New York City’s schools will ramp up testing to limit classroom closures

New York City’s schools will ramp up testing to limit classroom closures

New York City, home to the nation’s largest school system, will eliminate its current policy of quarantining entire classrooms exposed to Covid, and will instead use a ramped-up testing program to allow students who test negative for the coronavirus and do not have symptoms to remain in school.

The new policy, which Mayor Bill de Blasio referred to as “Stay Safe and Stay Open” during his announcement Tuesday, will take effect Jan. 3, when the nearly 1 million students who attend the city’s public schools are scheduled to return from holiday break. More than 27,000 new virus cases were reported in New York City on Tuesday, and more than 2,300 people were hospitalized with Covid-19, according to the state’s most recent count.

De Blasio, Gov. Kathy Hochul and Mayor-elect Eric Adams, who takes office Saturday, appeared together at a news conference to present a united front against school closures, despite an enormous surge in cases driven by the omicron variant that has only worsened in the days since city schools closed for winter break last week.

“Your children are safer in school, the numbers speak for themselves,” Adams said.

Instead of delaying the start of in-person school and pivoting to remote learning, the city will double the amount of random surveillance testing it conducts, in hopes of detecting more infections while mitigating disruptions.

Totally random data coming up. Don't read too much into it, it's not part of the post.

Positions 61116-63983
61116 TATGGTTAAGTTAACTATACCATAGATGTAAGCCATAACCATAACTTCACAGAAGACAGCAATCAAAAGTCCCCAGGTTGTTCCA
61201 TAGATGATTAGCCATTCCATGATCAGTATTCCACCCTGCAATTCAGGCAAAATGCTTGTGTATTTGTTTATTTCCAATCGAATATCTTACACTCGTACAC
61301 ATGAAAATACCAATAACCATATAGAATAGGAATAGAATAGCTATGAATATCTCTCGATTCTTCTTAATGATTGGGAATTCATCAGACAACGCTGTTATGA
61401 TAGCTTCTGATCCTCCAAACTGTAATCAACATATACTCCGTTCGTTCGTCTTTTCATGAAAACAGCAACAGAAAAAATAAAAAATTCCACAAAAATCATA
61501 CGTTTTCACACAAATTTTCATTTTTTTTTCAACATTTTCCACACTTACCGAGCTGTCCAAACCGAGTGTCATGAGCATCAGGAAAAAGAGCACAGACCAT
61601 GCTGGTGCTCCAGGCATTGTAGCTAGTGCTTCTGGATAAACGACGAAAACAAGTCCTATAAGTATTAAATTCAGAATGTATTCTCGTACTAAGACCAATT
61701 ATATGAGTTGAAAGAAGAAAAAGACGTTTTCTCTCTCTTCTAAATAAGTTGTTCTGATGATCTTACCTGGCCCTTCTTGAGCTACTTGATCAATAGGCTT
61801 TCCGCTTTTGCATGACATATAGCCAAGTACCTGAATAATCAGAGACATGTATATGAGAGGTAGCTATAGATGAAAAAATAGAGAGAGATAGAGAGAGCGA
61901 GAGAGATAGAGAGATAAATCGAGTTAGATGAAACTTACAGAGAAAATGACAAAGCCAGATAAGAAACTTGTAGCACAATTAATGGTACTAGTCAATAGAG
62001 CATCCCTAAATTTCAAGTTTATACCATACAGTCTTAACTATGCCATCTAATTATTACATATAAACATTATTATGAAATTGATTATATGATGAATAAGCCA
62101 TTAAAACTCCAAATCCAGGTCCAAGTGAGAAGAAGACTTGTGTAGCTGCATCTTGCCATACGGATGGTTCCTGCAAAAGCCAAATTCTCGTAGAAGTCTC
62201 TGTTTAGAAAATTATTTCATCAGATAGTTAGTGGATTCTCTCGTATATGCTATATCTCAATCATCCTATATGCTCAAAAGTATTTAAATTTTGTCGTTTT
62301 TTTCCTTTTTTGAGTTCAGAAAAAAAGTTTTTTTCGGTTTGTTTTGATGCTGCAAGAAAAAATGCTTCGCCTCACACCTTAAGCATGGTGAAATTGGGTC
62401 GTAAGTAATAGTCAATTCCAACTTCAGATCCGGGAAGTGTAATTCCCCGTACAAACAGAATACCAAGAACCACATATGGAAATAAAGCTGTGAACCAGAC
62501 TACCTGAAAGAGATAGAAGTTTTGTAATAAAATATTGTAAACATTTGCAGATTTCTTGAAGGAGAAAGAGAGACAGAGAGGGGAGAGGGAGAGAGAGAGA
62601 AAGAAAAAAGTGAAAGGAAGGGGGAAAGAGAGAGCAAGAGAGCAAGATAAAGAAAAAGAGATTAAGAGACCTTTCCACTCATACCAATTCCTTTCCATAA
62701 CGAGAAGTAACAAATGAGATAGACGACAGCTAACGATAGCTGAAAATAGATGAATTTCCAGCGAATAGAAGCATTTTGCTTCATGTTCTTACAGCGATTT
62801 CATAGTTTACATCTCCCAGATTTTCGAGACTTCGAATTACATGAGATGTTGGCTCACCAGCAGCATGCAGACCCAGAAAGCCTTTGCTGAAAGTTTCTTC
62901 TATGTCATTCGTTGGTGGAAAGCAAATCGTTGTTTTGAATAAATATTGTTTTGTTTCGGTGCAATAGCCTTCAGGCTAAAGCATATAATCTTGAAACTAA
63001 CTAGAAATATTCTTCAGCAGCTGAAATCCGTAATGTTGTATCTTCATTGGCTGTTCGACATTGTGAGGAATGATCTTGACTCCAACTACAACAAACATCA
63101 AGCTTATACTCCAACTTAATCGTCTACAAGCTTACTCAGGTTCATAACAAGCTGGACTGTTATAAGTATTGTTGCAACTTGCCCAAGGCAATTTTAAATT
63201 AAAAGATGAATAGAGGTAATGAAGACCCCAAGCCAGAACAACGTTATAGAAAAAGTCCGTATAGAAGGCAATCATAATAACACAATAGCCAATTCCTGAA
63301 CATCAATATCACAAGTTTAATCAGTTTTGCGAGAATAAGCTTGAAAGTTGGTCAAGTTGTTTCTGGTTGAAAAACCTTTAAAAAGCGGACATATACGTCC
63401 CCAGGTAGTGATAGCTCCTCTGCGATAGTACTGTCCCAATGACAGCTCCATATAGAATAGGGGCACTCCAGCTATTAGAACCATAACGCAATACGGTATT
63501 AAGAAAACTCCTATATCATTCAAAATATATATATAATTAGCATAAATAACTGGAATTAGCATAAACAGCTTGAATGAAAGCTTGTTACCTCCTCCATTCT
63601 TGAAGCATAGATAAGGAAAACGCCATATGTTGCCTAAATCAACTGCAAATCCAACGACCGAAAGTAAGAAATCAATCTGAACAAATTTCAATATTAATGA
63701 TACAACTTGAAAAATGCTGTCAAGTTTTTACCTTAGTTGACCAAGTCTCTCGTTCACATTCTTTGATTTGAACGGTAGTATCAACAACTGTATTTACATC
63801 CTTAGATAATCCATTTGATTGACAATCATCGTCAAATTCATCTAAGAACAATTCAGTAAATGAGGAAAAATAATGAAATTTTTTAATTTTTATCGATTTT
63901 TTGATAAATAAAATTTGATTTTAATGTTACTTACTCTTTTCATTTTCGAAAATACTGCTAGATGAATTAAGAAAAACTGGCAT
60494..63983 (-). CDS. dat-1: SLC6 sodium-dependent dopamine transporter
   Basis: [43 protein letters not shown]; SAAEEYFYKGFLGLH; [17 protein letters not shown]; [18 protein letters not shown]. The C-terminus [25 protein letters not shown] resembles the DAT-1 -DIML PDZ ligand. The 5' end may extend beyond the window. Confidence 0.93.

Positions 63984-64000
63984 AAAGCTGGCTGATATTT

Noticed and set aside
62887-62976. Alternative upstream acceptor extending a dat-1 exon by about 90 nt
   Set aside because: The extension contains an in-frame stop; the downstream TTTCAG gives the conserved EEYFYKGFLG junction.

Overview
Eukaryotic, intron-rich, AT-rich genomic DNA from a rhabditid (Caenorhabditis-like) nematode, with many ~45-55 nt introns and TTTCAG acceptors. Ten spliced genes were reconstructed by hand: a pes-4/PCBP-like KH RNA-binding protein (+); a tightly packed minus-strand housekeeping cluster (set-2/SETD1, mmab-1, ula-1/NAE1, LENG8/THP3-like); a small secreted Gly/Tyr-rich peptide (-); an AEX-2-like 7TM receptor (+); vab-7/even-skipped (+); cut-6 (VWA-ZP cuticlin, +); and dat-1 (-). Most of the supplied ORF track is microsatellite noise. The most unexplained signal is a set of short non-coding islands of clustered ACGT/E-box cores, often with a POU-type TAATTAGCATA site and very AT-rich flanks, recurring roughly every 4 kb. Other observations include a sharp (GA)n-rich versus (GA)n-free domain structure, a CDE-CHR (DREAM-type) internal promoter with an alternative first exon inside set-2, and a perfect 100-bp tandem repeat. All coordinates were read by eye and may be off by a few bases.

Hochul on Tuesday called remote learning a “failed experiment,” while lauding “the very best efforts of incredibly hardworking, passionate teachers who did their very best with remote teaching and the parents who were just pulling their hair out at kitchen tables, trying to make sure that it worked successfully.”

New York’s new schools policy is the latest example of how the country is trying to respond to the omicron variant without implementing disruptive and unpopular large-scale shutdowns. Officials are walking a tightrope as cases increase at an alarming rate: On Tuesday, the United States record for daily coronavirus cases was broken, with the seven-day average topping 267,000.

The Centers for Disease Control and Prevention on Monday shortened the amount of time that people who test positive need to isolate from 10 days to five, as long as they are asymptomatic and wear high-quality masks while around others.

This article originally appeared in The New York Times.

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